It Follows (2014)

Writer & Director: David Robert Mitchell
Cinematographer: Mike Gioulakis
Composer: Disasterpeace
Cast: Maika Monroe, Keir Gilchrist

Horror movies have become so overly cliched especially during the past decade that when I see previews for them I have a very difficult time distinguishing anything in them that separates them from each other. The same tropes have become so repetitive and over-reliant on gruesome gore that there is no shock value anymore – instead a dull desensitization has taken over audiences, with barely a reaction elicited at the many sights of disemboweling and decapitating that occur at an alarmingly regular pace. Interestingly, it’s no longer horror that causes strong guttural and emotional reactions anymore, rather it seems to now occur especially in television on shows such as Game of Thrones, in which characters are developed only to be offed without warning.

It Follows attempts to do something original, and, while it is many times unsuccessful at it, the fact that it is trying to separate it from the pack and is worthy of some praise. Often during the course of the film the teenagers who make up the cast make irritating decisions that unfortunately tread on waters that have been visited all too often. Several times in the movie the kids run up the stairs, or lock themselves in enclosed spaces with no apparent escape and if I were someone who would scream at the movie screen these are some examples of where I would vent my frustrations loudly. These choices are especially egregious in post-Scream cinematic framework. When Wes Craven’s film came out nearly twenty years ago the landscape of horror movies had already become stale – a perfect environment for a scary movie poking fun at its predecessors. Films that commit the sins that Scream called out are especially cringe-worthy, especially if nothing original is done with the same old behavior. So when a scantily clad young girl runs up the stairs to escape a threat with no original take on the action, why are we, the viewers, supposed to care what happens to her? She is committing a dumb horror cliched crime. Do we really care what happens to her?

But let’s get to what this film does that is interesting. I have still mixed feelings about the message of the movie, but a little background information is needed first. The “It” of the title is some entity/being/succubus that takes on many forms, including those of people its intended victims knows. This monster is a slow moving one – zombies are sprinters compared to the glacial pace of the murderous being. Its origin is unknown and remains so. Once someone becomes its target the only escape is to pass on the curse to someone else before it manages to kill. How is the cursed passed on? Through sex. By having (apparently penetrative heterosexual) sex with someone, anyone, the being shifts its attention to a new victim and the previous person is in the clear, as long as the new person remains alive. If the being kills the holder of the curse, then it works its way back to the previous one – thereby signifying that once on its radar, one is never completely safe.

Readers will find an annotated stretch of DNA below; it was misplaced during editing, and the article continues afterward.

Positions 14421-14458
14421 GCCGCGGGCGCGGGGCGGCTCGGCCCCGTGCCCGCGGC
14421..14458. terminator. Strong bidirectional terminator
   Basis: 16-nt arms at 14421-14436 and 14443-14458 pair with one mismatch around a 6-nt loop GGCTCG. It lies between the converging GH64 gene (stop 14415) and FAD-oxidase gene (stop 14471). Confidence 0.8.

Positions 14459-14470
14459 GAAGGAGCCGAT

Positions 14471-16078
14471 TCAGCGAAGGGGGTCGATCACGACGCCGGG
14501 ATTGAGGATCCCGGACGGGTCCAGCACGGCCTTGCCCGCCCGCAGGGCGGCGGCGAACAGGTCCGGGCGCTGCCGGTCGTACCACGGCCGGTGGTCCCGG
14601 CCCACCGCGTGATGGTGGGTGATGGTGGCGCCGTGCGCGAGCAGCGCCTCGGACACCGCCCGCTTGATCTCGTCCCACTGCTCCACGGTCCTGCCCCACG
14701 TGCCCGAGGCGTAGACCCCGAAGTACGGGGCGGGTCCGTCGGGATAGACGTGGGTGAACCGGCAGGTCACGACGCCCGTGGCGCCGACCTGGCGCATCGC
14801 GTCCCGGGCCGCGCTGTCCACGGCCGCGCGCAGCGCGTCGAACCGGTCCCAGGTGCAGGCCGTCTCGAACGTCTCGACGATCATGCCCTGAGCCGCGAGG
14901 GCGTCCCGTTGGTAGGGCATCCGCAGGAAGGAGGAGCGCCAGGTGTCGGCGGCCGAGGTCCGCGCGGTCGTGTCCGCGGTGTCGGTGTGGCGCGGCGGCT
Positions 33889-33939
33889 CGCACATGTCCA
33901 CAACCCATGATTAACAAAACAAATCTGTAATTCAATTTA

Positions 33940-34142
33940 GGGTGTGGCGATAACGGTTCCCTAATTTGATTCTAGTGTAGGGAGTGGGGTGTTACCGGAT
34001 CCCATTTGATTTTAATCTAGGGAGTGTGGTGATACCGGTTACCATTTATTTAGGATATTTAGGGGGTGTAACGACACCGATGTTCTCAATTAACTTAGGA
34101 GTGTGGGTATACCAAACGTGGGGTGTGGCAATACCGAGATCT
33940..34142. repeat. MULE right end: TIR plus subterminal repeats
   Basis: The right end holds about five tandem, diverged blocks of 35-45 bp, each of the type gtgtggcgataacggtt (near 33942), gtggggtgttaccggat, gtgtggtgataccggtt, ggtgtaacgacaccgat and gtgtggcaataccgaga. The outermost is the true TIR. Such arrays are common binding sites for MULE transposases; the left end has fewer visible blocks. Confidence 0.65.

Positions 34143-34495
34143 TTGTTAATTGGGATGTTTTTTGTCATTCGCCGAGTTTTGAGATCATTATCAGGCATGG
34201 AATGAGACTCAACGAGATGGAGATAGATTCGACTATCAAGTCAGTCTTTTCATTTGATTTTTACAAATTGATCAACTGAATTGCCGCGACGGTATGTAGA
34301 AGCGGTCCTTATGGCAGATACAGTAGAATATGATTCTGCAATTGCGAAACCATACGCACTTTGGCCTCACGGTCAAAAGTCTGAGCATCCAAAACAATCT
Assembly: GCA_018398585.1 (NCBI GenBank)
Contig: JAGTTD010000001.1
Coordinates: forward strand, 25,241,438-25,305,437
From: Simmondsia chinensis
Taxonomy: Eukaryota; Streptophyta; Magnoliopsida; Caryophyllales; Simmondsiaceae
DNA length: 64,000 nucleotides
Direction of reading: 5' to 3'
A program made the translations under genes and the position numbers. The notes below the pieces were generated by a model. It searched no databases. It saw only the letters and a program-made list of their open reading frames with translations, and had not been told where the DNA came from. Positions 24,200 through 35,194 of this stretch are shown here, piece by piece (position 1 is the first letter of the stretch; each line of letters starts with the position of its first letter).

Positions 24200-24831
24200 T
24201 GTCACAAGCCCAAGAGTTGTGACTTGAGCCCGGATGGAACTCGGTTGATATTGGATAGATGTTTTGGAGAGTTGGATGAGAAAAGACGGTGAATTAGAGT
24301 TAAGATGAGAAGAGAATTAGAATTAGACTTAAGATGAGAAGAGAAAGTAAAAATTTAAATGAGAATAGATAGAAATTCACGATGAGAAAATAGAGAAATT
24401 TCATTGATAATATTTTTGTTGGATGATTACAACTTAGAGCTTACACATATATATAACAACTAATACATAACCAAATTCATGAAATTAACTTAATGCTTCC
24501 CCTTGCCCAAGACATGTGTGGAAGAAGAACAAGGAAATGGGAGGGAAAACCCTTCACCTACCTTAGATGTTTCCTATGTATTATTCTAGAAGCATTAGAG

The punishment for being sexual is a common one in horror films – as the characters engaging in it tend to be the first to be killed off, and the survivor is nearly always a virginal female protagonist. The message of abstinence, especially in women, is a problematic one that permeates society and especially genre films. Unfortunately, this film does not set itself apart from that message, rather still seems to reinforce it. However, once the act has happened the only cure is more sex, which is an interesting and novel idea. It seems to be a commentary on growing up, and that once someone has expressed their sexual preference and experienced this act, then there is no turning back and a need to do it often takes over. Still, innocence and chastity seem to be preferable, and punishment for being sexual is still where this work is grounded, echoing the HIV-phobic subliminal messages in the horror films of the late 80s and early 90s.

The best part of the film is the mood it creates and its score. The shots are beautiful and still. Having an antagonist that is slow and methodical yet always threatening allows for Antonioni-esque framing that demand attention and are nearly hypnotic. The opening minutes are the strongest of the film. The music is also electronic and mechanical, yet soft and dream-like: a new age take on the ambiance of discomfort horror movie music should create. Overall the film has a hard time knowing how to manage these gorgeous and intriguing shots with the much more wild action filled scenes of imminent danger, and it makes for an uneven viewing experience. There were, for me at least, absolutely no scares or jumps. I’m still not sure whether I liked it or not, but I can say one thing: no recent horror film has made me think as much as this one, and that is not nothing.

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